ROME – For most Americans, the Monday following Easter is just another day at the office. For countries shaped by centuries of Catholic tradition, however, it’s a much bigger deal than that, and in Italy is known formally as lunedi dell’Angelo, or “Monday of the Angel,” and informally by pretty much everyone here as Pasquetta, or “little Easter.”

The reference to an angel evokes the Gospel scene of an angel encountering several women who followed Jesus, including Mary Magdalene, Mary the mother of James and Joseph, and Salome, outside Christ’s empty tomb, where they had gone to perfume his dead body with oils after it had been removed from the Cross.

According to the Gospel of Mark, they instead encountered an angel, who told them: “Don’t be afraid! You’re seeking Jesus of Nazareth, the crucified one. He is risen, he’s not here.”

(Based on the Gospel sequence, that encounter actually happened the morning of Easter, but likely was fixed for Monday in Christian tradition because the text uses the phrase “the day after,” referring not to Easter but to the Jewish observance of Passover.)

Easter Monday is actually a holiday in all or parts of 118 countries, though it’s not always marked on the same date, since in Orthodox nations following the Julian, rather than Gregorian calendar, there’s a different date for Easter and hence for Easter Monday.

Yet nowhere, probably, is it such a cherished tradition as in il bel paese. Up and down the country, Pasquetta is a day in which most things shut down and no one works, except providers of essential services and some restauranteurs and waiters. For once, the normally clogged and frenetic Roman streets are largely quiet, and life itself seems to go on holiday.

Pasquetta is also a holiday in the Vatican, though not entirely for the pope, since he’s still expected to deliver a noontime Regina Coeli address from the window of the papal apartments overlooking St. Peter’s Square. (In Catholic tradition, the Regina Coeli is the prayer said at noon each day in the Easter season rather than the usual Angelus.)

On the other hand, it’s not an overly taxing exercise for most popes – last year, Francis’s address on Pasquetta was a little over 500 words long and required about 15 minutes to deliver, with the prayer included.

For Italians, Pasquetta is one of the most anticipated days of the year, although to be honest it’s preserved little of its religious or spiritual significance.

“It’s a chance to extend the Easter festivities as long as possible, frankly,” said Delia Gallagher, CNN’s Vatican correspondent, who’s lived and worked in Italy for some time. “It’s a typical Italian thing, if one day off is good, two are better!”

In fact, Italians also typically take off the day after Christmas and the day after the feast of Pentecost, both of which are holidays here and often with the same logic – to keep the relaxed times rolling for 24 more hours.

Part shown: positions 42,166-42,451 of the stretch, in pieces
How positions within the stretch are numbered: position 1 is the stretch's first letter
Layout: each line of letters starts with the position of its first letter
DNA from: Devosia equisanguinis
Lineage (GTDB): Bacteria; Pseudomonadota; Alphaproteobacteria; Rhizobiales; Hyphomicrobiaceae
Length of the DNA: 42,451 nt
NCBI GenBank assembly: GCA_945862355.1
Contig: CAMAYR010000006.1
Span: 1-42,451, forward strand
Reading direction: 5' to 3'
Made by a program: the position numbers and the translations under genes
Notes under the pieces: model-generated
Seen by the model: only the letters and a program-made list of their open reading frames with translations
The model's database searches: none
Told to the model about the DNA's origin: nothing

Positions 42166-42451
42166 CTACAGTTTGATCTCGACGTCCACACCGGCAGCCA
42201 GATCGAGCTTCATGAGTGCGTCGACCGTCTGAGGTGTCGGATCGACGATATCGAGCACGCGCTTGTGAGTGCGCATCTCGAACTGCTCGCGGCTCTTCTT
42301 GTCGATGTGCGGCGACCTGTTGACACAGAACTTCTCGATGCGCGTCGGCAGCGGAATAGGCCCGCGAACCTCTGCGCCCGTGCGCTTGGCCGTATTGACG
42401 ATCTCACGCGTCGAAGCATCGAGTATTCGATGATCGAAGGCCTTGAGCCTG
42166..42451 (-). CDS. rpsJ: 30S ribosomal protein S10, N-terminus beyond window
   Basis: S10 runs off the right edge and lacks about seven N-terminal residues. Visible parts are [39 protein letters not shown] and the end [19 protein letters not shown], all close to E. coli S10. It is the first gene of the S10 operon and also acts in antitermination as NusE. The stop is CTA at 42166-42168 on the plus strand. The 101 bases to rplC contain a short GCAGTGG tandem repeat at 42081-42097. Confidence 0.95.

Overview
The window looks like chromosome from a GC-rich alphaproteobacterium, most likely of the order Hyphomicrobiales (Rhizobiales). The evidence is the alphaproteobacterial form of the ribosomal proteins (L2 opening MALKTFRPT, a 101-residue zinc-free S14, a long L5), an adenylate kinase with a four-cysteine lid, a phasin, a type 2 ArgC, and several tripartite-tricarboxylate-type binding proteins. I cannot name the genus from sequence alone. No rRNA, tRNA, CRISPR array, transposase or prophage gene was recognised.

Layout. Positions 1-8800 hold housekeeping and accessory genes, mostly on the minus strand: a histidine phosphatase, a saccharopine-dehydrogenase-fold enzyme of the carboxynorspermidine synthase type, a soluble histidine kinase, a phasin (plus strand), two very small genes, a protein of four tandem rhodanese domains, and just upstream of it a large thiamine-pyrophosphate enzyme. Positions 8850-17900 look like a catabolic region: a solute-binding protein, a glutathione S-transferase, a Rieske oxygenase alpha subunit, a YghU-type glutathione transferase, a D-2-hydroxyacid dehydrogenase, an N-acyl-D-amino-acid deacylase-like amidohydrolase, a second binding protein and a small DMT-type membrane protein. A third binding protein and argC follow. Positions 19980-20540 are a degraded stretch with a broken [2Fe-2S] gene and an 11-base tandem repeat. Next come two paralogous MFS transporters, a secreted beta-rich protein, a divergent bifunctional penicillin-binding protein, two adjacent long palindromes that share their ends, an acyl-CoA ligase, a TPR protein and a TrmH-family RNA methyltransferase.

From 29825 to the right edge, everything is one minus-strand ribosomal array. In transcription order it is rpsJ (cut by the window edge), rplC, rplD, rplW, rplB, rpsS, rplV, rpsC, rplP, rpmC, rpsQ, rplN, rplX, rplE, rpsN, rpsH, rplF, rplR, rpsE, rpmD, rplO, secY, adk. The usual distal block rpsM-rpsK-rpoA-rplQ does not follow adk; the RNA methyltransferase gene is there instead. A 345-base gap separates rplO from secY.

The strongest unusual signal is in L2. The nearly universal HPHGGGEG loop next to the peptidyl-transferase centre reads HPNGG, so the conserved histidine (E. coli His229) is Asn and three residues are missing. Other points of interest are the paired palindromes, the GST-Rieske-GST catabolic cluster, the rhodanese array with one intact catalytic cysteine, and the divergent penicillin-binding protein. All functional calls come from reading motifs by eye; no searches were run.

Marc Carroggio, the Rome-based coordinator of the communications office for Opus Dei, and a Catalan who’s also lived in Rome for many years, agreed.

“It’s really a chance to be with friends, since for Italians, Easter is for family, but Pasquetta is for friends, the people you couldn’t be with on Easter,” Carroggio said. “It’s a day for digesting the Easter cake, and given the heavy cake Italians usually eat, nobody could start working again right away!”

Nothing is quite so typical of Pasquetta as the Italian scampagnata, meaning an open-air picnic someplace. Quite often, the offerings will be made up of food left over from Easter, including the traditional servings of agnello, or lamb, originally associated with the image of Christ as the lamb of God.

Whatever else Pasquetta may represent in the Italian imagination, observers say that these days it has little to do with faith.

“The religious day is Easter, not Pasquetta,” Carroggio said.

Gallagher agreed, saying that after the major spiritual observances of Holy Week, when a large share of Italians still somehow find their way to church, to keep the family peace if for no other reason, people aren’t looking for another spiritually charged day.

“After all the days of Holy Thursday, Good Friday, the Easter vigil on Holy Saturday, and then Easter itself, after all that, they need a day off,” she said.

Again, Carroggio agreed.

“People here go to Mass on Easter,” he said. “They don’t on Pasquetta.”

For those of a spiritual frame of mind, however, it is possible to spot the roots of Pasquetta in Christian faith. The much-loved picnic, for instance, ultimately has its roots in the Gospel account of Jesus encountering the disciples on the way to Emmaus, who, according to tradition, later on had an “open-air” meal.

“That’s Italy for you,” Gallagher said. “Even when most people have forgotten completely, that Catholic thing is still there, if you know where to look.”